At 2 years old Georgia Wrenn was already a budding entrepreneur
SALEM—In 2016, a 10-year-old from Colorado appeared on Shark Tank with a business idea about “lemonade stands” and he was offered a deal by Billionaire investor Chris Sacca, according to the Denver Post.
Yet, pre-dating the boy in 2013, a 2-year-old in Salem Mass. had already started her entrepreneurial business similarly, but with a commitment to give back to humanity too, not merely just for-profit. Her father, Sully’s Brand owner Chris Wrenn, 43, explained that his daughter’s first lemonade stand was “recycled out of discarded pallets’ from his office, which he “built when she was two years old.”
“I got my lemonade stand when I was 2 and started selling lemonade for the YMCA at 3 and at 6 I started Georgia Made This [her website]”, said Georgia Wrenn, who will be 8 this summer, to The Rainbow Times.
Shortly after turning just 3, Georgia, one of the youngest businesspersons in the commonwealth, was invited to sell lemonade at the Salem Peabody Essex Museum, PEM. According to her father, she donated “all of the money earned, a couple of hundred dollars, to the Salem YMCA children’s center where she was a weekly visitor.” That was the youngster’s first fundraising effort. Her parents were behind the idea to teach their daughter about contributing to the community and helping others who are in need.
“This is something that has been very important for both Georgia’s mother, Elisabeth and I,” said Wrenn. “Giving back is one of the most important lessons that we can teach Georgia as she learns to be a little business person.”
Art runs in the family
Georgia, according to Wrenn, has been “drawing since she could hold a crayon.” But, creative talent isn’t a foreign concept to him or his father. Wrenn uses that talent when he showcases his art through Sully’s, the company he founded. That’s also when his fine arts degree comes in handy.
“I built a little table for her to draw at and she spends part of every day sitting at it,” he said. “Her grandfather Roro is a landscape painter, so it runs in her family. I work with her to pick each item to have made, and I order them all through my company.”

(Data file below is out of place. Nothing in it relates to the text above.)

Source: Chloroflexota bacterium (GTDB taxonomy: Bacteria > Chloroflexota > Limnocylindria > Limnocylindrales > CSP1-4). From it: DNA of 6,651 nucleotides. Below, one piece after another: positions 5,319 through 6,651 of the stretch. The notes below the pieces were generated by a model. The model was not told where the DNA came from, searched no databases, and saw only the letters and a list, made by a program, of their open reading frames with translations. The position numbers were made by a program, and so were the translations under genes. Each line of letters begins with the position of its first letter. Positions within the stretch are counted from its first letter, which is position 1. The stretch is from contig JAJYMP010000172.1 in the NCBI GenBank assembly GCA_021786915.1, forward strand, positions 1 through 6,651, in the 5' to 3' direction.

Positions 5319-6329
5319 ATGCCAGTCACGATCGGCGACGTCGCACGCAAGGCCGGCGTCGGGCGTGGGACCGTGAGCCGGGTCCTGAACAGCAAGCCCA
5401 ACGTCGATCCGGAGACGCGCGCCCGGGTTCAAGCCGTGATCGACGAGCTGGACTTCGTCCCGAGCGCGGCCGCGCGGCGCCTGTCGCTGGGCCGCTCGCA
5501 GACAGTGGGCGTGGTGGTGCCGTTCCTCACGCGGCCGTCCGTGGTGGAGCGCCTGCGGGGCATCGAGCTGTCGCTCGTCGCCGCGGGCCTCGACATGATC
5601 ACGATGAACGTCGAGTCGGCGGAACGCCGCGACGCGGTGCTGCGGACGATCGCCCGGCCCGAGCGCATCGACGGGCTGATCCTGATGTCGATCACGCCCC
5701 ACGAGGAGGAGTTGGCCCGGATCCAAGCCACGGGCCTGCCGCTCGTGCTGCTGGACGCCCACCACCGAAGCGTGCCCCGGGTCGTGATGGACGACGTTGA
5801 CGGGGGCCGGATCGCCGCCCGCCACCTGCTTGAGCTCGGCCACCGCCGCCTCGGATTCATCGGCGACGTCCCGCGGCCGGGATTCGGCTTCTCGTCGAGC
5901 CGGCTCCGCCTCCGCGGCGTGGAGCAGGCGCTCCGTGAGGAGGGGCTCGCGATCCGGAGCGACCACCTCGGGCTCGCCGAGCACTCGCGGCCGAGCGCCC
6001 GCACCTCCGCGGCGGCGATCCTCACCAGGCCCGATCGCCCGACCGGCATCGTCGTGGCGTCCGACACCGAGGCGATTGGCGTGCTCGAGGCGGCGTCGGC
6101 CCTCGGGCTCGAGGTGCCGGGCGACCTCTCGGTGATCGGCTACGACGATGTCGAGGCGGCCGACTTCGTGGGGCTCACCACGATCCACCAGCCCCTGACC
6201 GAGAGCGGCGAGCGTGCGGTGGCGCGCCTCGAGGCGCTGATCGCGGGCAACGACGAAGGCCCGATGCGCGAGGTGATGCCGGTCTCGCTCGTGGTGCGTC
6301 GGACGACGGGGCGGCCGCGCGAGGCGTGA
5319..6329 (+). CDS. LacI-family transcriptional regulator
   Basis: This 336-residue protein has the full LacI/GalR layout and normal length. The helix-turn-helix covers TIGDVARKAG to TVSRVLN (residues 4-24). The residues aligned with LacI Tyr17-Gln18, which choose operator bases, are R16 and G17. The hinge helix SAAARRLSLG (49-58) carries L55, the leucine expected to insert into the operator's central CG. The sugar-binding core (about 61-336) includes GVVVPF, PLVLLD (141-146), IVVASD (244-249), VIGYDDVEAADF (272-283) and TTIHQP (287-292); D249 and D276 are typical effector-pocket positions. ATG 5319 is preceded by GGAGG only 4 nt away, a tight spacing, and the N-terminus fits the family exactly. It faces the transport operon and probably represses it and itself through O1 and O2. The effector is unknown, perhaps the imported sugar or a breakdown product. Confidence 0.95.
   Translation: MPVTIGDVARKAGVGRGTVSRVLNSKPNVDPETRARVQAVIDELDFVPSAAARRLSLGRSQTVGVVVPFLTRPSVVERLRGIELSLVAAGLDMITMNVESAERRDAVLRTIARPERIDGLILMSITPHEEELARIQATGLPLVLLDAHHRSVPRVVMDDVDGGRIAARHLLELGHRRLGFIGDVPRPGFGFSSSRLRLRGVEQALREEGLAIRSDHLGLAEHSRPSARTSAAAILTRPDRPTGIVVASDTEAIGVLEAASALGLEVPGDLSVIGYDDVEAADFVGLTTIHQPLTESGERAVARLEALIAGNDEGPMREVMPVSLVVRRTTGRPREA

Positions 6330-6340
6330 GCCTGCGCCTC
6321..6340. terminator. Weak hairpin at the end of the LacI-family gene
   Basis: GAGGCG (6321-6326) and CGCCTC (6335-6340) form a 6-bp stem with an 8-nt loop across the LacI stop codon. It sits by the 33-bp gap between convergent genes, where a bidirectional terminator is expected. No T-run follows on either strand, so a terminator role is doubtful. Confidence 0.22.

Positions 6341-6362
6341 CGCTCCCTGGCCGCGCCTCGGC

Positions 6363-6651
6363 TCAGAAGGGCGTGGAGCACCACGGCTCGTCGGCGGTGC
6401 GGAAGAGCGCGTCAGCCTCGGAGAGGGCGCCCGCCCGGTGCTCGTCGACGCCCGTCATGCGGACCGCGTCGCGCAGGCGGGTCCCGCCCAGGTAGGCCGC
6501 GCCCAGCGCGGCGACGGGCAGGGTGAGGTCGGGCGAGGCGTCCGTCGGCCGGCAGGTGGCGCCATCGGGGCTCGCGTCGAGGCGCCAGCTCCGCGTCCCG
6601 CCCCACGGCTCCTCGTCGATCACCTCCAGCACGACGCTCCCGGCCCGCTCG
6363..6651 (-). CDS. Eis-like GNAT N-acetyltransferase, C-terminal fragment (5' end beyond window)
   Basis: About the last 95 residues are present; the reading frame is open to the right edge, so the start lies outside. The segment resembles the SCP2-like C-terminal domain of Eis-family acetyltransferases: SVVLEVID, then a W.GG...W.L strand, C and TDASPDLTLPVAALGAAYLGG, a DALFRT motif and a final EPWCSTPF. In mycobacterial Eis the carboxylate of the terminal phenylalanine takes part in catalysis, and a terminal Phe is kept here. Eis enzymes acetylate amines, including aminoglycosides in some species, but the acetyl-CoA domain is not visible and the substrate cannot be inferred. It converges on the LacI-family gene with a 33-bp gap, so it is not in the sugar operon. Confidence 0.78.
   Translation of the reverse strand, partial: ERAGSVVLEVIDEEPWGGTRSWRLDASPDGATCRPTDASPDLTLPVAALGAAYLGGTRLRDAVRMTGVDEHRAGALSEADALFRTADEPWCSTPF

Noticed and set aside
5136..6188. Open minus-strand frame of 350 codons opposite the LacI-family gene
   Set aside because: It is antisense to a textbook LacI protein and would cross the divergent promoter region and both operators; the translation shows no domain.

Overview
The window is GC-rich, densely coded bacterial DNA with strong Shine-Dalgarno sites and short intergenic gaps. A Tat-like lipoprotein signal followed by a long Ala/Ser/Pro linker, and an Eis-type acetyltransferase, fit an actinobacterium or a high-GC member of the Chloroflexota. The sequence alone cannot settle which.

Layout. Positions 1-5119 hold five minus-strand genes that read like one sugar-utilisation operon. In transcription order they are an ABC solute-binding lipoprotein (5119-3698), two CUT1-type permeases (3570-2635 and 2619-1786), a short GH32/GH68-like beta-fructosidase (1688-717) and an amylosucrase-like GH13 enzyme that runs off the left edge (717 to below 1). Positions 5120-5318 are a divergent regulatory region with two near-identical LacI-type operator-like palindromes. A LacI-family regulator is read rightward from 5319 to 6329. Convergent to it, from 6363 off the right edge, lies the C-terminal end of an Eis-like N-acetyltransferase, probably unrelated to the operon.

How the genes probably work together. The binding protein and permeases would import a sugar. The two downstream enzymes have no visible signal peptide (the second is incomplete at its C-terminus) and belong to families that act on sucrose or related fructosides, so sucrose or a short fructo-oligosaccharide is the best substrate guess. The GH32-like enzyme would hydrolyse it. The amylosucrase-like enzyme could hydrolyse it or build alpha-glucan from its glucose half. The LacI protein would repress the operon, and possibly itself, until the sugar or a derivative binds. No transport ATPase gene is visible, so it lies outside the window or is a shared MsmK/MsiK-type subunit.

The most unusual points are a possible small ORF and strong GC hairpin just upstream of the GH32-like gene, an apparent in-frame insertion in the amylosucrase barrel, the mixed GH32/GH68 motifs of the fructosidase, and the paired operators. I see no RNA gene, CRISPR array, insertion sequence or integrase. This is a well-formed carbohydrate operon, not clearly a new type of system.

Drawing on a T-Shirt
What Georgia does today started in 2017, when Wrenn’s own company (Sully’s Brand), which has catered to Boston sports fans for 20 years, gathered her art and put it on a t-shirt during Halloween at their vendor table.
“In 1st grade, I drew three drawings at first and my dad made them into pins and shirts of each character” said Georgia, explaining how her art first got noticed.
“I thought it would be cute to make something different that repped the Witch City with Georgia’s art,” Wrenn remembers. “She drew a skull, ghost and a jack-o-lantern and they turned out so cute, but when I got the shirts in I remember thinking ‘oh man, I hope our friends and family buy these!’ Thankfully, tourists loved them and they sold out that weekend. We had to print more for our friends!”
What makes this family and Georgia unique is that her business continues to give back to the community and to other disenfranchised groups.
“We donated all of the profit from [the t-shirts’] sale, over $2,100, to her elementary school,” Wrenn added.
And Georgia carries her parents’ teachings very seriously.
“My mom is a social worker at HAWC (Healing Abuse Working for Change) and I know the golden rule is treat people the way you want to be treated,” said the almost 8-year-old entrepreneur and philanthropist.
Rainbow pride pin & nAGLY
Recently, Georgia designed a new piece and decided to donate all proceeds from this item, a rainbow pride pin, to an LGBTQ-youth organization, nAGLY. The pin was recently released, just in time to celebrate the LGBTQ community.
“Pride month was coming and the rainbow represents the colors of nAGLY,” Georgia said. “nAGLY helps a lot of kids. And I’m nice, and a business owner, and part of a community. nAGLY gives kids a place to go.”
Not only is she busy with school, business, and philanthropy, Georgia still finds time to volunteer for noble causes.
“Georgia has also been a volunteer at a soup kitchen in Lynn, Mass. called My Brother’s Table, where her aunt is the operations manager and has visited with and assisted that population since she could walk on her own,” said Wrenn proudly.
Future plans include possibly adding a transgender flag color piece to her collection.
“She’s had several requests since launching this collaboration with nAGLY, so we are going to work on something new,” Wrenn added.
When she thinks of herself in terms of what’s she’s doing, the talented artist explained how she finds joy in what she does.
“It’s also fun to be one of the only kids in my school that has their own business,” Georgia said.